Students fired up to learn welding

CAMBRIDGE – Welding courses at the Dorchester Career and Technology Center have sparked students’ interest in the trade. That desire to master the craft is being supported by a local business, in recognition of the demands of the job market.

“Graduating from a welding program with knowledge in more than one process is essential for easy employment and versatility,” a statement from the school said. “The goal is to become a well rounded welder with knowledge of multiple processes such as Shielded Metal Arc Welding (stick), Gas Metal Arc Welding (MiG) and Tungsten Inert Gas Welding (TIGW) as well as the theory in each process. This is the same for all types of thermal cutting.”

In their lessons, the novice welders use stainless steel donated to the program by local fabricating company C&K Lord.

The Dorchester Career and Technology Center is located in the educational park on the corner of Egypt Road and Cambridge Beltway, between Cambridge-South Dorchester High School and Maple Elementary School. The Career and Technology Center provides 17 programs of study within the 10 Maryland Career Clusters Framework.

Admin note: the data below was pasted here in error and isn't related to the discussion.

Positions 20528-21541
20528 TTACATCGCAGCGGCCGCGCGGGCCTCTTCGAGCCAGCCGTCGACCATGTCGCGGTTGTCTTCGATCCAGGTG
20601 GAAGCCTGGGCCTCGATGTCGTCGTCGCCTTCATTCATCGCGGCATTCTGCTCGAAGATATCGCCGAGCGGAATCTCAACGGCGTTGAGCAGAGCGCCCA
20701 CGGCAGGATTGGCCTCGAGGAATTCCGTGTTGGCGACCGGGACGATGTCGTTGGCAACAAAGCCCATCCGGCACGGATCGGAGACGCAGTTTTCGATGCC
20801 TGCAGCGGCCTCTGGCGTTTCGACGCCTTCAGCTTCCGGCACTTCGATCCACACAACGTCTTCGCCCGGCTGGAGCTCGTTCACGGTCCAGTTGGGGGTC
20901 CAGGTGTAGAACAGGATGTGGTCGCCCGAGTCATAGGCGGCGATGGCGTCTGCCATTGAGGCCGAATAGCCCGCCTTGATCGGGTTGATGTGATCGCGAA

These programs include business management, communications, construction, hospitality, agriculture, health, human resource services, information technology, manufacturing and transportation.

“The school’s enrollment is approximately 400 students,” the public schools’ website says. “Students from Cambridge-South Dorchester High School and North Dorchester High School attend Dorchester Career and Technology programs during the regular school day in addition to their regular home school program.”

At the center, the young craftsmen and women advance through increasingly challenging courses.

“Students have been working with Shielded Metal Arc and Gas Metal Arc since their entry into the program,” the statement said. “Now is the time certain students begin the much more technical and manual form of TIG welding.”

To learn more about courses at the center, visit A statement on the website says, “Completing a Career and Technology Education program does not in any way prevent your student from attending college, and might very well make their career pursuit more valuable.”

Dave Ryan is editor of the Dorchester Banner. He can be reached at

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